Toyota Racing MENCS ISM Raceway Quotes – Denny Hamlin

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Toyota Racing – Denny Hamlin

Monster Energy NASCAR Cup Series (MENCS)

ISM Raceway – March 8, 2018

 

Joe Gibbs Racing driver Denny Hamlin was made available to the media at ISM Raceway:

 

DENNY HAMLIN, No. 11 FedEx Freight Toyota Camry, Joe Gibbs Racing

Tell us about the hole-in-one.

“Yeah, it was awesome. At Whisper Rock. I hadn’t had one since I was about a 25 handicap and it was 15 years ago. The first one was total luck. I didn’t hit it very good. I just luckily hit the pin but this one was true the whole way.”

 

What did you hit yardage-wise and all that.

“It was 178 – 7 iron. Pretty high draw and it just went straight in.”

 

Is that a good omen for the weekend?

“That’s the plan. It’s hard to believe you can have a bad weekend after starting it off like that.”

 

Arizona has great weather and year-round golf weather. How does the state rate in terms of places you visit?

“It’s the top of the list for me. It’s certainly a place that I’d like to have a place to live at some point. It’s just a great place. Love the weather for about eight months of the year. It’s great overall. We always come out here early and spend a lot of time out here simply because it is. There’s so many fun things to do. My kids got to go to the Butterfly Museum. They loved that.”

 

What do you think about heading into this weekend and does the new package affect the progress you’ve made over the years here?

“It’s the same for everyone and we did come out here and test, but certainly it’s a lot different. We were a little bit off in practice. More so than what I was comfortable with. We changed everything around to hopefully qualify better because I think that this will be one of the major track position races of the entire year.”

 

How good are you on restarts here? Drivers will have to be good on restarts here.

“Yeah, you certainly are. You’re going to have to qualify well and have good restarts because after that it’s going to be extremely tough to make up a lot of positions. You’ve got to be on your game right here starting on Friday and that’s where I think the race could be won.”

 

Did you test on these particular tires?

“I tested on so many different tires, but I’m not sure if it was actually this one or not. It’s tough for me to say whether I tested this one, but it certainly feels a lot different than what I’ve tested.”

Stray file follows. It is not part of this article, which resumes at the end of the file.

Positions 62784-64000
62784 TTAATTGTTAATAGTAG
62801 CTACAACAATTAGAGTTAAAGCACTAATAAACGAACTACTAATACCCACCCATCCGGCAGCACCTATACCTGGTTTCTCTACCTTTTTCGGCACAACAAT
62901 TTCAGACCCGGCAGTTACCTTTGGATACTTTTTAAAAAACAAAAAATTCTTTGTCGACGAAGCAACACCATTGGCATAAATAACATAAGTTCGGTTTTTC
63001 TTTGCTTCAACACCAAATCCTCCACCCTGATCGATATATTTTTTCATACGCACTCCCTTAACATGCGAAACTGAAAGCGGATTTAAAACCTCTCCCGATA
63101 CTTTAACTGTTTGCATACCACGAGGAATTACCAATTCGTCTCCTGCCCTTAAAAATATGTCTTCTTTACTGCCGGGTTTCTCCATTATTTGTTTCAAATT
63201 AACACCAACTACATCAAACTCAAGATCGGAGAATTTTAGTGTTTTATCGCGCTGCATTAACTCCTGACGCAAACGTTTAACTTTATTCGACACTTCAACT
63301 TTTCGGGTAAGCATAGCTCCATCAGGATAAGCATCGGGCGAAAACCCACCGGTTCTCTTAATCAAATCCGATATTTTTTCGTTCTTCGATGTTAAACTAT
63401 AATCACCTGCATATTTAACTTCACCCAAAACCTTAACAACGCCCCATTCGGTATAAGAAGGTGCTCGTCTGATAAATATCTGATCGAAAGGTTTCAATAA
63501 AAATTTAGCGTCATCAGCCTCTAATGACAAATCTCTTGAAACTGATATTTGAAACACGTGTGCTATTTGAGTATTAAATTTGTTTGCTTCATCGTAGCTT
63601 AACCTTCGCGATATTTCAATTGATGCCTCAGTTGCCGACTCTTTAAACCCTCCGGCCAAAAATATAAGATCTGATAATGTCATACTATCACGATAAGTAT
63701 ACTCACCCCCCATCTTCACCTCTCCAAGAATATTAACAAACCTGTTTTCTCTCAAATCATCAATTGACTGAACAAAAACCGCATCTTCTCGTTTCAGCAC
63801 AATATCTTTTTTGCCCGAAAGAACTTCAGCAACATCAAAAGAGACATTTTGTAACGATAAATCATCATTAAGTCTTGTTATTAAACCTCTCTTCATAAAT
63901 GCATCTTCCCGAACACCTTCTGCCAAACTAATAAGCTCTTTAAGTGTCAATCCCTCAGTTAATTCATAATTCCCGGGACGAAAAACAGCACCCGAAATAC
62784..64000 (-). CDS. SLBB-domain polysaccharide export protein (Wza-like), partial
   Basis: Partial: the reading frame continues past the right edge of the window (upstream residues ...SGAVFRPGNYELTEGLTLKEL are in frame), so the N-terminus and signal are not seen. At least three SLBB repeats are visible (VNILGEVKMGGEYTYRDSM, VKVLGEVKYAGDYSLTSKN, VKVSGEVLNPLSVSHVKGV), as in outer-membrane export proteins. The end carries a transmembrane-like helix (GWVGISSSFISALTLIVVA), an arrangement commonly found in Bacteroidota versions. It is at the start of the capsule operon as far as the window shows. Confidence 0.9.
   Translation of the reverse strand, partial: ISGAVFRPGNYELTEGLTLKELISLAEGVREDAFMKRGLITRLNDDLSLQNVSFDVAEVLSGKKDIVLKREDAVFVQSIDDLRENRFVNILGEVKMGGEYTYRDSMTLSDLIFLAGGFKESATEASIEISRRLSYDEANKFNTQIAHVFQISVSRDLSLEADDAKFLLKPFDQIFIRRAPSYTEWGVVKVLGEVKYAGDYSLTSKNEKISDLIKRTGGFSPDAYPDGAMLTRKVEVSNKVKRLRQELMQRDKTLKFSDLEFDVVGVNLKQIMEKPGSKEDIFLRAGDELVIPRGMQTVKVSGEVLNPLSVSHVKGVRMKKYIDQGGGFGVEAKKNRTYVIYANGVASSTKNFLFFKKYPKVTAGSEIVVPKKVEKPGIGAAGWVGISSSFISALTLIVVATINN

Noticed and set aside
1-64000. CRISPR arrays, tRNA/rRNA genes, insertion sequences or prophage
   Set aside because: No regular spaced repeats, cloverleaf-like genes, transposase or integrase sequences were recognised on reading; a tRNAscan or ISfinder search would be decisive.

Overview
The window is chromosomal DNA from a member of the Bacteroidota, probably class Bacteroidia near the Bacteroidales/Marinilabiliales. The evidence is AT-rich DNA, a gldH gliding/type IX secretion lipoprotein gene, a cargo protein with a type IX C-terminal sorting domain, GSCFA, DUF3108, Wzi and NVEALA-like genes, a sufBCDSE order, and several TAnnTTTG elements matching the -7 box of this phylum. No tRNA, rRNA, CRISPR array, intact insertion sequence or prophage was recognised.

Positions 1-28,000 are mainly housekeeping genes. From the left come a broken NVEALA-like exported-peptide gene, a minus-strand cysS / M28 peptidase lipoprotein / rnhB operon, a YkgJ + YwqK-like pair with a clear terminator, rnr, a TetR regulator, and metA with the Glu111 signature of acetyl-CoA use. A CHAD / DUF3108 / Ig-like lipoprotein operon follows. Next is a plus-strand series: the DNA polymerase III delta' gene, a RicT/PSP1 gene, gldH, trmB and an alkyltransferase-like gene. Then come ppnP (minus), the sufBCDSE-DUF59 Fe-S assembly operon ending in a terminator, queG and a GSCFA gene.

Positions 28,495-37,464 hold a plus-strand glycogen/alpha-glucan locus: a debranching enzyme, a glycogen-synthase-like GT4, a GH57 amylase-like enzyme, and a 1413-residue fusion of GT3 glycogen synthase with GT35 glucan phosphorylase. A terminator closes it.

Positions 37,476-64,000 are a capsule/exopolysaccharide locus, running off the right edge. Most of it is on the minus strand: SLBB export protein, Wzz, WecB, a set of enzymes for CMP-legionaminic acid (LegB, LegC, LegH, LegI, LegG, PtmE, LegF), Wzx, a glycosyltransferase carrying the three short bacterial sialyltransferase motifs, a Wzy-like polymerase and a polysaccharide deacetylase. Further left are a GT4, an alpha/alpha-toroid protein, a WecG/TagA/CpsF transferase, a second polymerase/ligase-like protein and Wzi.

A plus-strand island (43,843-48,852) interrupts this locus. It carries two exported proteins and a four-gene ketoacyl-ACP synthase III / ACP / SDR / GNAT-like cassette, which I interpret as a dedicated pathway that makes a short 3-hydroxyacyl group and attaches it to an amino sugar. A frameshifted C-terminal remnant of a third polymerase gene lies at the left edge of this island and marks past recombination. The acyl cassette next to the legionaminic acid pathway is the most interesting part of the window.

Are you on the short list of drivers to do well here and beat Kevin Harvick?

“We’ve had good success here. We won here in ’12. We continually run here pretty well. Definitely had a winning car just a few races ago here at this race track. Certainly it’s a track I’ve got a good feel for knowing what I need, it’s just a matter of knowing whether you can get it all done in such a short amount of time during practices.”

 

What do you expect at Fontana with the new package?

“That’s probably going to be one of the biggest drafting tracks that we have all year long. I certainly think with the straightaways being that long, it certainly could be a big factor. The potential for a great race is liable to happen at that race track. Simply too because it’s wide enough to where you’re able to go out and get clean air in a different line than what you are at tracks like this where it’s kind of one groove. Certainly looking forward to it and hopefully we have a fast Toyota when we get there.”

 

Does what you know at regular short tracks apply to a track like this?

“It does. This is a short track for all intents and purposes. Anywhere where you have substantial braking and off throttle time, you consider a short track and this one certainly falls under that. You use some of the same techniques.”

 

Does the extra downforce change your marks and things like that in terms of how far you can go into the corner?

“It’s a lot different. I think the problem if you ask most of the drivers – the first run out here today they said they under drove it. You carry way more throttle into the corner. You have the spoiler slow you down so you don’t need as much brake and you get back in the gas quicker. Everything happens a lot quicker, but with these faster speeds, it means that big hole gets punched in the air and you’ve got to make sure you’re out in front of it.”

 

What’s the hardest part about this track?

“If you get behind a little bit, the frustration of trying to get back to the front. Even if you have a faster car, if someone sticks to the bottom, it will make it really difficult to get around them. You’ve got to move around, but with what this track is – in terms of turns of 1 and 2, it’ll widen out a little bit. Just the frustration of getting back to the front, it’ll take a long time for the guys that qualify bad to get up there.”